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Frykholm, Carina
Publications (8 of 8) Show all publications
Zhao, J. J., Halvardson, J., Zander, C., Zaghlool, A., Georgii-Hemming, P., Månsson, E., . . . Feuk, L. (2018). Exome sequencing reveals NAA15 and PUF60 as candidate genes associated with intellectual disability. American Journal of Medical Genetics Part B: Neuropsychiatric Genetics, 177(1), 10-20
Open this publication in new window or tab >>Exome sequencing reveals NAA15 and PUF60 as candidate genes associated with intellectual disability
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2018 (English)In: American Journal of Medical Genetics Part B: Neuropsychiatric Genetics, ISSN 1552-4841, E-ISSN 1552-485X, Vol. 177, no 1, p. 10-20Article in journal (Refereed) Published
Abstract [en]

Intellectual Disability (ID) is a clinically heterogeneous condition that affects 2-3% of population worldwide. In recent years, exome sequencing has been a successful strategy for studies of genetic causes of ID, providing a growing list of both candidate and validated ID genes. In this study, exome sequencing was performed on 28 ID patients in 27 patient-parent trios with the aim to identify de novo variants (DNVs) in known and novel ID associated genes. We report the identification of 25 DNVs out of which five were classified as pathogenic or likely pathogenic. Among these, a two base pair deletion was identified in the PUF60 gene, which is one of three genes in the critical region of the 8q24.3 microdeletion syndrome (Verheij syndrome). Our result adds to the growing evidence that PUF60 is responsible for the majority of the symptoms reported for carriers of a microdeletion across this region. We also report variants in several genes previously not associated with ID, including a de novo missense variant in NAA15. We highlight NAA15 as a novel candidate ID gene based on the vital role of NAA15 in the generation and differentiation of neurons in neonatal brain, the fact that the gene is highly intolerant to loss of function and coding variation, and previously reported DNVs in neurodevelopmental disorders.

National Category
Medical and Health Sciences
Identifiers
urn:nbn:se:uu:diva-326280 (URN)10.1002/ajmg.b.32574 (DOI)000417876700002 ()28990276 (PubMedID)
Funder
EU, European Research Council
Available from: 2017-07-04 Created: 2017-07-04 Last updated: 2018-01-17Bibliographically approved
Frykholm, C., Klar, J., Tomanovic, T., Ameur, A. & Dahl, N. (2018). Stereocilin gene variants associated with episodic vertigo: expansion of the DFNB16 phenotype. European Journal of Human Genetics, 26(12), 1871-1874
Open this publication in new window or tab >>Stereocilin gene variants associated with episodic vertigo: expansion of the DFNB16 phenotype
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2018 (English)In: European Journal of Human Genetics, ISSN 1018-4813, E-ISSN 1476-5438, Vol. 26, no 12, p. 1871-1874Article in journal (Refereed) Published
Abstract [en]

Vestibular disorders comprise a heterogeneous group of diseases with transient or permanent loss of vestibular function. Vestibulopathy is in most cases associated with migraine, Meniere disease, hereditary ataxias, or sensorineural hearing loss. We identified two brothers and their first cousin affected by hearing loss and episodic vertigo. The brothers were homozygous STRC nonsense variant [c.4027 C> T, p.(Q1343*)], whereas their first cousin was compound heterozygous for the STRC nonsense variant and a 97 kb deletion spanning the entire STRC gene. Clinical investigations confirmed pathological vestibular responses in addition to a characteristic DFNB16 hearing loss. The STRC gene encodes Stereocilin in the cochlea and in the vestibular organ where it ensheathes the kinocilium of the otolithic membranes. Stereocilin is associated with the gel overlaying the vestibular kinocilia, suggesting a role for the protein in sensing balance and spatial orientation. Our findings support such a function for Stereocilin in the vestibular organ and expand the phenotype associated with DFNB16.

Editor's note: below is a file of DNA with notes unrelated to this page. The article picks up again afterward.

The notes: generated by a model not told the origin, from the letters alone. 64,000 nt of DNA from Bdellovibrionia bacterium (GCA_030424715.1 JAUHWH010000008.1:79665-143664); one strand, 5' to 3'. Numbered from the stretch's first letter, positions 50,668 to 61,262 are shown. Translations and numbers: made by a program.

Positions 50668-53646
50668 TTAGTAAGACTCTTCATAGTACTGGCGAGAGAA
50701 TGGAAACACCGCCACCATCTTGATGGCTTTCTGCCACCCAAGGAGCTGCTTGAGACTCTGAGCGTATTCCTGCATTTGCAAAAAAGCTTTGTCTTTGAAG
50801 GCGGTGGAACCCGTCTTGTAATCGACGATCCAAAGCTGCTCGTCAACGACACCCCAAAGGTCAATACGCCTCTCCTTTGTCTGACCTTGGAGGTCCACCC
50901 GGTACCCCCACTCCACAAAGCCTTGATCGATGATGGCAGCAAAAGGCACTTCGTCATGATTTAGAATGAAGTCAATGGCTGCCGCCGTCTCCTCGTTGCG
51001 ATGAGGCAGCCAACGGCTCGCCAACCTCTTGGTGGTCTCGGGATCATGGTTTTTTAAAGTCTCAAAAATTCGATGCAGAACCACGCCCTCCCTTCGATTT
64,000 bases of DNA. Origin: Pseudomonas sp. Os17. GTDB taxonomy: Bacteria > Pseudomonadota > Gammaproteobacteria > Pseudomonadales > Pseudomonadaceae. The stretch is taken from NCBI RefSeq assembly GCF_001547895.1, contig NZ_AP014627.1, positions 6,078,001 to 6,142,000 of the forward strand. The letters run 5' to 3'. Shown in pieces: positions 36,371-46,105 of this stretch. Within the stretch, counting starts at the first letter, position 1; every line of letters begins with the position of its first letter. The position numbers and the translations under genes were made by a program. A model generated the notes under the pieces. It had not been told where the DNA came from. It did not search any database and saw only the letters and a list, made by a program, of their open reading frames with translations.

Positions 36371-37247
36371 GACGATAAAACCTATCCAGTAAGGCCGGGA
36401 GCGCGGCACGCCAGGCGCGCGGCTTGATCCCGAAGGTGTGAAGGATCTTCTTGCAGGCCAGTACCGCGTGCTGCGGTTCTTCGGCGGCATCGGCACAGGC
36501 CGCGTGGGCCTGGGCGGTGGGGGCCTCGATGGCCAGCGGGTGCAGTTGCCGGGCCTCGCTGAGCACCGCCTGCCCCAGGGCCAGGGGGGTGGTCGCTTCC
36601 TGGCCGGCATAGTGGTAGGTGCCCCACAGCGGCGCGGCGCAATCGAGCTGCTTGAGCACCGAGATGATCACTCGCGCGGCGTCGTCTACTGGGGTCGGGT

Place, publisher, year, edition, pages
NATURE PUBLISHING GROUP, 2018
National Category
Otorhinolaryngology
Identifiers
urn:nbn:se:uu:diva-371126 (URN)10.1038/s41431-018-0256-6 (DOI)000450614800019 ()30250054 (PubMedID)
Funder
Swedish Research Council, 2015-02424The Swedish Brain FoundationScience for Life Laboratory - a national resource center for high-throughput molecular bioscience
Available from: 2018-12-20 Created: 2018-12-20 Last updated: 2018-12-20Bibliographically approved
Bondeson, M.-L., Ericson, K., Gudmundsson, S., Ameur, A., Ponten, F., Wesström, J., . . . Wilbe, M. (2017). A nonsense mutation in CEP55 defines a new locus for a Meckel-like syndrome, an autosomal recessive lethal fetal ciliopathy.. Clinical Genetics, 92(5), 510-516
Open this publication in new window or tab >>A nonsense mutation in CEP55 defines a new locus for a Meckel-like syndrome, an autosomal recessive lethal fetal ciliopathy.
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2017 (English)In: Clinical Genetics, ISSN 0009-9163, E-ISSN 1399-0004, Vol. 92, no 5, p. 510-516Article in journal (Refereed) Published
Abstract [en]

Mutations in genes involved in the cilium-centrosome complex are called ciliopathies. Meckel-Gruber syndrome (MKS) is a ciliopathic lethal autosomal recessive syndrome characterized by genetically and clinically heterogeneous manifestations, including renal cystic dysplasia, occipital encephalocele and polydactyly. Several genes have previously been associated with MKS and MKS-like phenotypes, but there are still genes remaining to be discovered. We have used whole exome sequencing (WES) to uncover the genetics of a suspected autosomal recessive Meckel syndrome phenotype in a family with two affected fetuses. RNA studies and histopathological analysis was performed for further delineation. WES lead to identification of a homozygous nonsense mutation c.256C>T (p.Arg86*) in CEP55 (centrosomal protein of 55 kDa) in the affected fetus. The variant has previously been identified in carriers in low frequencies, and segregated in the family. CEP55 is an important centrosomal protein required for the mid-body formation at cytokinesis. Our results expand the list of centrosomal proteins implicated in human ciliopathies and provide evidence for an essential role of CEP55 during embryogenesis and development of disease.